Back from its pandemic hiatus, the performance spectacles of Lune Production once again see acrobatic action!
In what could only be described as a mind numbing two-year long stagnation full of #netflixandchill and homogeneous fanfare of Hallyu soaps looped playlists, we are grateful for curtains up at the Saigon Opera House this year, featuring the original A O Show and Teh Dar.
Since its first run in 2013, the A O Show, has received much fanfare here and internationally and has been applauded and recognised for showcasing Vietnamese culture in both the traditional and modern contexts.
Last March, we took in the highly anticipated comeback performance of Teh Dar at the city’s cultural relic.
In this SPOILER-FREE review of Teh Dar, The Bureau Team compare notes and share with each other some of the show’s outstanding acts and overall take-aways from the one-hour performance featuring the life of the Southwestern Highland peoples of Vietnam interpreted in cirque, traditional song, music and dance.
As for everything else, you will have to go and see it for yourself!
Matt: I didn’t really have that many expectations about the show. I’d heard about the A O Show, I didn’t even realise it was Teh Dar, that’s how much I looked into it. But I’d been to the website, looked at a few things. They obviously don’t give away too much information about it. There’s some nice photos of the performance. I’ve been to the Opera House before, obviously. I was looking at it from a practical perspective. It was not a far drive, parking lot next to the building, and it was Friday night early evening, so it was hassle free. And we just waited around, you can stand out on the balcony before they call you in. But, no airs and graces. I really had no expectations and I had an open mind to it, because I thought it was time to see it since it’s been on for 10 years. Overall, my first impression, when it started… I was blown away!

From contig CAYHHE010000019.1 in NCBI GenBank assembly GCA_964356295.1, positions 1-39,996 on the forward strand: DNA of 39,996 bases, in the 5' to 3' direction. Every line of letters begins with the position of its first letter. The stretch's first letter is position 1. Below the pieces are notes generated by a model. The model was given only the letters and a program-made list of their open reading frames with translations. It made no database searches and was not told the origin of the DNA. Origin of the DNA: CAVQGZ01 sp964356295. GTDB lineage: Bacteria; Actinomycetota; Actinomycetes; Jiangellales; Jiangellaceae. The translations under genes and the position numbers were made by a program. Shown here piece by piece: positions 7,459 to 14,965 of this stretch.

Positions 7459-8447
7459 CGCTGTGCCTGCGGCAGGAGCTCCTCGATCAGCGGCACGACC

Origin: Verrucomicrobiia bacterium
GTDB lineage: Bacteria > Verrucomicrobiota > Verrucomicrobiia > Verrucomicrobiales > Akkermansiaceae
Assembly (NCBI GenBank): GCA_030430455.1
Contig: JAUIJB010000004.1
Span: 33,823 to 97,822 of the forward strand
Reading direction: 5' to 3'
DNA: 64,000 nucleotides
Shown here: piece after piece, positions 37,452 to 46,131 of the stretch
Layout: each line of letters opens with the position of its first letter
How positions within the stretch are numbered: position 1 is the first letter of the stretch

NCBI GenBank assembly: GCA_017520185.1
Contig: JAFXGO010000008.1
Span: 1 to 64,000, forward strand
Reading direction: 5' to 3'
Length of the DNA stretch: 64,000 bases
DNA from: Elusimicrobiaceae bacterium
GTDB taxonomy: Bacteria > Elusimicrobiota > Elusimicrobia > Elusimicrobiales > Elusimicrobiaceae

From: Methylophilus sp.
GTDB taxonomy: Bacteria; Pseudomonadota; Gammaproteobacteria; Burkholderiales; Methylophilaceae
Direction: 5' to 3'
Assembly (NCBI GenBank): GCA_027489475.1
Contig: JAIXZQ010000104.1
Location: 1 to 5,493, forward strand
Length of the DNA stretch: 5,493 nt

Mel: My first impressions started when I was communicating with the marketing team and they were very professional and prompt in getting complimentary tickets for this review. The decorations of the Opera House were very tasteful and on-point, nothing too much. Great for photos with very accommodating receptionists to help you take them. The welcome drinks were a nice touch that helped set-up the ambiance. There were options for free pandan tea, lemongrass, peach, and if you wanted a cocktail or a wine it was from VND60,000 to VND150,000 a glass.
The aah! & ooh! highlights
Matt: Obviously you had to go with that very first act where you just don’t expect it!
Mel: I agree!
Matt: It consists of all those elements of theatre, circus, acrobatics, and culture. And the sheer athleticism, strength and creativity using very simple props and materials that are omnipresent in Vietnam, not just in that first act but throughout the show. I didn’t know where to look. The first act, don’t be late!
Mel: My favourite highlight was the part with the *SPOILER* coming from the *SPOILER* at the penultimate act. This show did not shy from controversy. You would think that watching a “cultural” performance would be the usual young maidens dancing, people fishing and farming. If you’ve come to see Teh Dar and expect the usual farming and seafaring scenery you’re in for a surprise. It’s something really unexpected.
Matt: Yeah, there was a lot of sexual tension, put it that way, probably.
Mel: It’s not just sexual tension though. It’s very realistic.
Matt: Birth and rebirth.